Gloria Upchurch, one of the co-founders of the clinic, has an organization entitled, “A Global Connection,” which supports her work with the clinic. A number of people – nurses, social workers, and others - arrived in Tanzania on Friday to work with the clinic on Saturday and Sunday, the 11th and 12th. Gloria invited us to join them for dinner at the safari lodge on Friday night. What a treat!
On Saturday, the group arrived at the clinic early to put on a day of a variety of services: an eye clinic, a teeth-brushing clinic, and a training session for nurse-midwives across the region. Gloria had sent supplies for the clinic with us and with the entire group working with her – toothpaste and toothbrushes, reading glasses of various strengths, sunglasses (which went fast!) and Anti-Shock Garments (ASGs). The latter are rubber-and-velcro devices that are strapped onto a woman who has lost too much blood in childbirth. The ASGs apply pressure to contain the hemorrhaging until the woman can get to a hospital; they are designed to save lives. These devices are not simple to use, however, and they require training both in how they are to be used and how they must be cleaned after use so they are available to help another woman. Nine midwives from across the region came to the clinic to receive the training. First they watched a video that carefully described when and how to use the ASGs, and how to care for them. Next, they practiced putting them on and taking them off. A colleague of Gloria’s strapped a pillow to her stomach (As she pointed out, she had her last child 30 years ago!) and played the part of a pregnant woman while the nurse midwives practiced putting the device onto, and taking it off of, her. This is an amazing device, and Gloria was able to obtain nine of them for the Sinya area.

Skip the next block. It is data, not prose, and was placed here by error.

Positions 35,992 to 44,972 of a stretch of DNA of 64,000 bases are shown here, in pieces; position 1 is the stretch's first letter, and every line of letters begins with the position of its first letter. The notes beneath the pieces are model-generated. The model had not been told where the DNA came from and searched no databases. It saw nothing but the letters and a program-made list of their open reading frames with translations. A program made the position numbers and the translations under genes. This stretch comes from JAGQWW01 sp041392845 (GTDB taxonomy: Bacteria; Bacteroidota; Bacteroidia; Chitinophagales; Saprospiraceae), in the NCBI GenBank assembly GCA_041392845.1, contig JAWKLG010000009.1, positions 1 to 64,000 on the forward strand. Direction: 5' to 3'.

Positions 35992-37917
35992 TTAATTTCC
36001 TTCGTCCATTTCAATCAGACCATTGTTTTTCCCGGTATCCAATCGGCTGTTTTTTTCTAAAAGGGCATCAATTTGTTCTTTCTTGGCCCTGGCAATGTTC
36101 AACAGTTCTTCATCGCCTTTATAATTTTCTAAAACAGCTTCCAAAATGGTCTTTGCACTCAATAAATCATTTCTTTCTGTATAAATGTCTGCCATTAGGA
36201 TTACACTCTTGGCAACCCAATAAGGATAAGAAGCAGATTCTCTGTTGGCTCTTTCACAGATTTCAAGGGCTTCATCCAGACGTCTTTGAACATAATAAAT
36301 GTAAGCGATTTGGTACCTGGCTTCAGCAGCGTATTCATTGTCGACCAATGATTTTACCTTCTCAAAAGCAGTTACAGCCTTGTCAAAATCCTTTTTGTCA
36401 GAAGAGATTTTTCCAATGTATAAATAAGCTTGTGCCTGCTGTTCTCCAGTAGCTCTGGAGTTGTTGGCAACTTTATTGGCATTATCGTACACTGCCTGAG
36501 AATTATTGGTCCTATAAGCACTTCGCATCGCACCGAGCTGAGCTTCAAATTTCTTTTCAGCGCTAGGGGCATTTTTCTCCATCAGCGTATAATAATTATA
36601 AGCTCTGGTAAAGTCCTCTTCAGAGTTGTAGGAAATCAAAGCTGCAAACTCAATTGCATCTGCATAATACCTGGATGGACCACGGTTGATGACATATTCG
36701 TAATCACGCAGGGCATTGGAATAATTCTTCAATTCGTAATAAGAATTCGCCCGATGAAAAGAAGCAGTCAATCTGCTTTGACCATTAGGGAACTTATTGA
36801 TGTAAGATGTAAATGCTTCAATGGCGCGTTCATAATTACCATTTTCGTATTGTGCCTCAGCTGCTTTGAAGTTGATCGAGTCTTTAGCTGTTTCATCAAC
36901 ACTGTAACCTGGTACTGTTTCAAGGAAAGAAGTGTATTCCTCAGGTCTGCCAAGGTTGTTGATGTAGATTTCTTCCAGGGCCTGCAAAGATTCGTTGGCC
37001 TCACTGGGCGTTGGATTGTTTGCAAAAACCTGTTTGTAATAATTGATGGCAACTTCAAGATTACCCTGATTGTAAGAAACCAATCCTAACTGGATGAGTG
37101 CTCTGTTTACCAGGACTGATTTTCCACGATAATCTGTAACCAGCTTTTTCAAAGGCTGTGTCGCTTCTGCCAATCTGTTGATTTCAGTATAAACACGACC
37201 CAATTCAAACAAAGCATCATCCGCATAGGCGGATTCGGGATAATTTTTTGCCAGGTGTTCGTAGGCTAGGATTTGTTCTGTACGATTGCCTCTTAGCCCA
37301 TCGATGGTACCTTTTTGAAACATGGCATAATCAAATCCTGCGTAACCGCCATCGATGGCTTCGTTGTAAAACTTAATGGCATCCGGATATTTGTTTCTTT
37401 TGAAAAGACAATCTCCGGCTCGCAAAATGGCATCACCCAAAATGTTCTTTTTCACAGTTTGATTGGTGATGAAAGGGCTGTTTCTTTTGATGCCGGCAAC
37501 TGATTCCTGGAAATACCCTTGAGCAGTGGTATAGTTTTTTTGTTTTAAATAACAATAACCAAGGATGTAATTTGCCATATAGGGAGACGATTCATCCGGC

In the middle of all of this, the BECA group was able to pull Gloria away and do an interview with her. It was outside, with a view of the clinic and the valley in the background.